Why do we trust experts? I think the obvious answer is that it helps us live our lives practically. We trust the doctor’s advice on medicine because we don’t have the time or the knowledge to know which medicines to take. We don’t have time or the energy to check to see if the doctor has got it right. Thus, we say that a degree is enough to constitute an expert in that field. We put our trust in experts because they are seen as knowledgeable in that field. Thus, we go about our lives putting trust in these experts and we have no reason to doubt them (unless something’s fishy). This works not just in medicine, but in other fields like law, engineering, science, computers, food, and countless others–including philosophy. Even ideas are given to experts and if there’s something wrong with the idea, then we scrutinize it, critique it, and demur it to make sure that it’s on the right path. Now we don’t just doubt everything that’s given to us. But the point here is that trust is the important key element. We trust these experts because without experts, there would be no progress and we would spend the majority of our lives figuring out if these other people did their job correctly rather than living out our own lives doing our own specialty.
Many of you know that I mainly listen to lectures on my mp3 player. I usually listen to The Teaching Company. I highly recommend getting them. They’re a bit pricey, but I don’t know any library that doesn’t have them. I have learned a lot since listening to them and it has certainly increased my knowledge of the world. The last lecture I listened to was Modern Economic Issues. I can’t stand economics! I tried to take some classes in college, I really did but I just found it so boring. Yes, I understand that economics is something important to know. That’s why I wanted to listen to this lecture so that I can actually learn about it. At first, my expectations were pretty low. I thought I’d be extremely bored with it. I thought I had to concentrate harder just to understand the material. To my surprise, I actually liked it. It’s made me gain a new economics perspective. So what does this have to do with experts? The last lecture dealt with how to be happy and tying it up with economics. However, I was actually more intrigued with what the lecturer said about how professional economists recommend something, yet the public is ambivalent to do so. Alan Blinder states that, “Economists have the least influence on policy where they know the most and are most agreed; they have the most influence on policy where they know the least and disagree most vehemently.” So here’s what I’m getting at. These professional economists are experts. They know the field more than anyone and so it seems logical to put their trust into these people economically in order for us to progress and have better lives. So what issues were they?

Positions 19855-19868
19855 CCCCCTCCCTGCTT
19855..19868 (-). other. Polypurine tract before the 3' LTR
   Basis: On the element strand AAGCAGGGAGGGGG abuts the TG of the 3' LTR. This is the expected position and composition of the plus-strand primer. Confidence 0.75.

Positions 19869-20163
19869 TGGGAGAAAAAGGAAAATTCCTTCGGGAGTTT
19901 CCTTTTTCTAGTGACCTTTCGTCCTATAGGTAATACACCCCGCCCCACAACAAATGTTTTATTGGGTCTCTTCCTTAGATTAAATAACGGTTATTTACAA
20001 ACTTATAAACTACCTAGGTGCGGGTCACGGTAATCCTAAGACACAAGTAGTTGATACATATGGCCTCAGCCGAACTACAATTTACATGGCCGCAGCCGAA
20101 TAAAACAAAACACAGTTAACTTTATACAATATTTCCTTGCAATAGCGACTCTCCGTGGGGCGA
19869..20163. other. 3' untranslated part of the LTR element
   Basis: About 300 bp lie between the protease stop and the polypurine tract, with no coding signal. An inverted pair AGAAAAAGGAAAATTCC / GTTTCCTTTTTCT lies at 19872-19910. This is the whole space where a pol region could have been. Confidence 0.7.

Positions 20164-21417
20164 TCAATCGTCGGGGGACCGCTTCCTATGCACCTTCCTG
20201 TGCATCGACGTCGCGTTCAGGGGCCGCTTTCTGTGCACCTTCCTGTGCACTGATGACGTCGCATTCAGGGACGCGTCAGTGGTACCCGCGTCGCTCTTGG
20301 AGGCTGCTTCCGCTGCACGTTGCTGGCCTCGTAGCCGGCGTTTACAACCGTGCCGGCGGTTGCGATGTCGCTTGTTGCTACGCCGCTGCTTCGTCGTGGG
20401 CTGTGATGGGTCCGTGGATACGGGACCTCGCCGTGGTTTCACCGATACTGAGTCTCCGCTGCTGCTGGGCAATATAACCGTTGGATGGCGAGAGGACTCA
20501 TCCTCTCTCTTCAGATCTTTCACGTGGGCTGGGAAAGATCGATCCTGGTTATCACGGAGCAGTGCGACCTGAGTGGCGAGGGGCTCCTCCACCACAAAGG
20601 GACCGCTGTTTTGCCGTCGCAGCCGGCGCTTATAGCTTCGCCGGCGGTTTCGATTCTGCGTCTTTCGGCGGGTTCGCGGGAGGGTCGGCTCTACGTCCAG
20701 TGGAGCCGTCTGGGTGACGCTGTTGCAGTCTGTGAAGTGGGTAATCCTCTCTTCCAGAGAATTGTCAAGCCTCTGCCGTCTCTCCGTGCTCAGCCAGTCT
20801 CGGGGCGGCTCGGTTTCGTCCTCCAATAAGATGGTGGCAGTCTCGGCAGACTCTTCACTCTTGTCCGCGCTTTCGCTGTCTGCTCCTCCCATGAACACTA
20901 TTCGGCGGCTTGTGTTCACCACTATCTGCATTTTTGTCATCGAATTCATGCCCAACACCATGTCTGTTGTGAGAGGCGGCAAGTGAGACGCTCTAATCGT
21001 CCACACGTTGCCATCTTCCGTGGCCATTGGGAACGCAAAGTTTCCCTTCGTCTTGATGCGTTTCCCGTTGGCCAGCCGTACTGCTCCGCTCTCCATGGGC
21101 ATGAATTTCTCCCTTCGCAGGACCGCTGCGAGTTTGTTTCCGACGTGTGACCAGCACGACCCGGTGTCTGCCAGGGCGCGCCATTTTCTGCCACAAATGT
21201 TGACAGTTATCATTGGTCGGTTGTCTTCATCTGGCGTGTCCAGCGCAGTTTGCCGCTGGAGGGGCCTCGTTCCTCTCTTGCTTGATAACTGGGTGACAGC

1. Get rid of the penny: There is a consensus among economists for many years to get rid of the penny. The reason is because Americans don’t find value in it anymore. (We often tell the clerk that they can keep the penny, and there are pennies in the little compartment next to the cash register virtually everywhere.) Also, zinc makes up the majority to make the penny but the US Treasury says that zinc is getting so expensive that to make a penny costs more than what it’s worth. It costs more then one cent to make one cent, in other words.